Monthly Archives: August 2008


Cocoa Tutorial: Sync Services without Core Data

by Marcus Zarra

Sync Services have come a long way in Leopard. Before Leopard it was an extremely complex operation that was almost completely manual. Needless to say, this sucked and it was probably one of the reasons it was shunned by most developers.

If you are using Core Data in a Leopard application then Sync Services is so trivial that you should be syncing if it makes sense. In this article we are going to cover syncing in a non-Core Data situation as that is quite a bit more complex.

If you have read the Sync Services documentation then you know it is complex. Let me dispel an illusion right away. It is hard. It is not poor documentation, syncing is very hard and very few people get it right. Take a look at Omnifocus to see an example of a company thinking it is easy and losing data. Therefore if you are expecting this subject to be trivial you will be disappointed.

In this example we will be syncing with the bookmarks schema and displaying them in a simple outline view. The outline view itself will be editable and those edits can be synced back. Not terribly useful but provides a very simple example.


Cocoa Tutorial: C# LINQ Or Cocoa Key Paths And NSPredicate

by Matt Long

I think it may be helpful to demonstrate how to perform certain tasks in Cocoa from the perspective of a Windows programmer. And considering that I was one, it seems that I may be able to help shine some light on some of the issues that programmers face when coming over to the Mac platform. In this post I want to highlight one of Objective-C’s coolest features, key-value coding, in light of a Microsoft technology that was introduced in the most recent edition of the .NET framework (v3.5).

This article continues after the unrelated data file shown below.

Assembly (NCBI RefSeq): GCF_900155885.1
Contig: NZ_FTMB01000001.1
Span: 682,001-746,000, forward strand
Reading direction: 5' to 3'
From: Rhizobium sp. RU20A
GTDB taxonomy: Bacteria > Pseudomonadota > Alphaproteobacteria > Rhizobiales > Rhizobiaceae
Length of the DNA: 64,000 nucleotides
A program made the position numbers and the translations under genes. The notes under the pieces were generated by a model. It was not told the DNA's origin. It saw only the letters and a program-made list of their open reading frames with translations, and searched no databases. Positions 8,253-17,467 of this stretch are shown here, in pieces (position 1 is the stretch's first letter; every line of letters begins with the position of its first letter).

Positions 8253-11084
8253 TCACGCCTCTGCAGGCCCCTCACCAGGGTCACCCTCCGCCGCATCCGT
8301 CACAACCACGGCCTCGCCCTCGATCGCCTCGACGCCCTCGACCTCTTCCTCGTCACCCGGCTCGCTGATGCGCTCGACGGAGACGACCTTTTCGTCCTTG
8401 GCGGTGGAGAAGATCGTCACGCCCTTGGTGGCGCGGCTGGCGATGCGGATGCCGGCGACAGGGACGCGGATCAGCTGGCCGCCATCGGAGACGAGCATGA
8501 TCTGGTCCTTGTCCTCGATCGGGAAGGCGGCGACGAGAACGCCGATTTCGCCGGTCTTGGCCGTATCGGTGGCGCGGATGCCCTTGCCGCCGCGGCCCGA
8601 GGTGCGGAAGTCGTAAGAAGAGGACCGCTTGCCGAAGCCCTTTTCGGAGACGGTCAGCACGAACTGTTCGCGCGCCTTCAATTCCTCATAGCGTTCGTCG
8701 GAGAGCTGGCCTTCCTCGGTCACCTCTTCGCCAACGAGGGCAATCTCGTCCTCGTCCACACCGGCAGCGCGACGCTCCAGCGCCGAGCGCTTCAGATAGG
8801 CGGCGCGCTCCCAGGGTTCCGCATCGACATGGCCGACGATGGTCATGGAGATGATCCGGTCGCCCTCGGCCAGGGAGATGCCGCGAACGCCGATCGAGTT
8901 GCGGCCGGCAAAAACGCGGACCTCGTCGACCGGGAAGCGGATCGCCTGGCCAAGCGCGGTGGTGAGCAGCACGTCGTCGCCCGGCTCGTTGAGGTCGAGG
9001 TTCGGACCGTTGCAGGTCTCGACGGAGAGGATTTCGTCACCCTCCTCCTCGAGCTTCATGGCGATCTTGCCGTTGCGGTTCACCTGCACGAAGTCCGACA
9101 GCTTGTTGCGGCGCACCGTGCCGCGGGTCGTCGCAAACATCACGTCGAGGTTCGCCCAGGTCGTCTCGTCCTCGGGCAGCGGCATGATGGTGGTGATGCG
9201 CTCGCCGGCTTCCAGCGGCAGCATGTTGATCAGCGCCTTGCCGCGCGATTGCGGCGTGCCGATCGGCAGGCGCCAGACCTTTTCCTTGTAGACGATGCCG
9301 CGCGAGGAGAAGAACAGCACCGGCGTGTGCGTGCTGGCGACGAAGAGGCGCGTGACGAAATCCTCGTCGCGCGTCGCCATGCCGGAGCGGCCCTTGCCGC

Microsoft’s new technology called LINQ, which stands for Language Integrated Query provides a way for developers to massage data collections using a SQL-like syntax that is built right into the language. You can perform simple data queries like this.

List products = GetProductList();

var soldOutProducts =
    from p in products
    where p.UnitsInStock == 0
    select p;
Console.WriteLine("Sold out products:");
foreach (var product in soldOutProducts)
    Console.WriteLine("{0} is sold out!", product.ProductName);

Notice how it has a very SQL like syntax. It’s actually very powerful and robust. There are a lot of capabilities. Take a look at the 101 LINQ Samples page if you would like to see more examples. What’s most interesting to me though is that the ideas behind this technology are not new.

If you’re new to Cocoa, you’ve probably heard of key-value coding and have probably even worked through some examples of its use without really understanding it. While the usage is different between the two, these technologies provide similar capabilities. Objective-C just had them first.


Cocoa Tutorial: libxml and xmlreader

by Marcus Zarra

Let us pretend for a moment that NSXMLDocument was not available to your Cocoa application for some reason. Perhaps you have low memory requirements, perhaps you are running on a slimmed down version of OS X. Whatever the reason, for the purposes of this exercise, NSXMLDocument does not exist.

Let us now assume that we have a requirement to parse an xml document quickly and without loading the entire tree into memory in a object structure. In a situation like this libxml comes in handy. Unfortunately it is quite a bit more complicated than calling alloc init on NSXMLDocument.

libxml is a C library that is included with all current releases of OS X. With this library we can quickly read in a document, scrape the information we need out of that document and avoid loading the entire tree into memory at once. In addition, libxml (and more specifically xmlReader) does this very quickly, far faster than NSXMLDocument which is very useful when you have a lower end CPU. In this project we are going to create a simple application that reads in an xml file containing a list of people, their names and their ages. For the purposes of demonstration we are going to load that data into an array of NSDictionary objects and display it in a standard Cocoa window.